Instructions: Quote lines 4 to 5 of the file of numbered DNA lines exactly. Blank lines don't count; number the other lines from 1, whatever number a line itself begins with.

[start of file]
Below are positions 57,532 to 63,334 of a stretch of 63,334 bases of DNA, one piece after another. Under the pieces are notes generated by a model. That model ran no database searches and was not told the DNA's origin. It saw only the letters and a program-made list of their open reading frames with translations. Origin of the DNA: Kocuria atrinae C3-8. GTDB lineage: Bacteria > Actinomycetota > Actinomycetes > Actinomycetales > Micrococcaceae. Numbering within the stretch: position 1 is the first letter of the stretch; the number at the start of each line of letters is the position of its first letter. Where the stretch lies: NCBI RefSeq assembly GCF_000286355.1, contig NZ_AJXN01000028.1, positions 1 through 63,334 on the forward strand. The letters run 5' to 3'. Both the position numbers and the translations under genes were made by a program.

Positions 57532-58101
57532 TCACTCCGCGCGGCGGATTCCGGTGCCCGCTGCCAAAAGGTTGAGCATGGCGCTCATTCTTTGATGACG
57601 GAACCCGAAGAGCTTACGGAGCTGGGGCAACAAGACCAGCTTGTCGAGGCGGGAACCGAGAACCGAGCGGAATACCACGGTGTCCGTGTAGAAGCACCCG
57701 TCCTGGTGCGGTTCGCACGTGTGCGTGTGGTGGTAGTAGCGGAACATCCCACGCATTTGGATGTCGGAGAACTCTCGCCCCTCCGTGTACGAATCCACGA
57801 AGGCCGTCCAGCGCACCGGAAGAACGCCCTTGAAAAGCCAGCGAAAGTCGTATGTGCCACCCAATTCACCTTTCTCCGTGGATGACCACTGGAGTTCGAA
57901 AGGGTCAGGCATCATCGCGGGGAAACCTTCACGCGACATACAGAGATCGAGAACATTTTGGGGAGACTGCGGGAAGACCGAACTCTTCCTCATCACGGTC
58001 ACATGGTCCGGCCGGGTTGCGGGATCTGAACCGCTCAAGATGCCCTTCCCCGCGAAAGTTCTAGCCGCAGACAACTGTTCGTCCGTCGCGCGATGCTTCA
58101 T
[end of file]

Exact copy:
57601 GAACCCGAAGAGCTTACGGAGCTGGGGCAACAAGACCAGCTTGTCGAGGCGGGAACCGAGAACCGAGCGGAATACCACGGTGTCCGTGTAGAAGCACCCG
57701 TCCTGGTGCGGTTCGCACGTGTGCGTGTGGTGGTAGTAGCGGAACATCCCACGCATTTGGATGTCGGAGAACTCTCGCCCCTCCGTGTACGAATCCACGA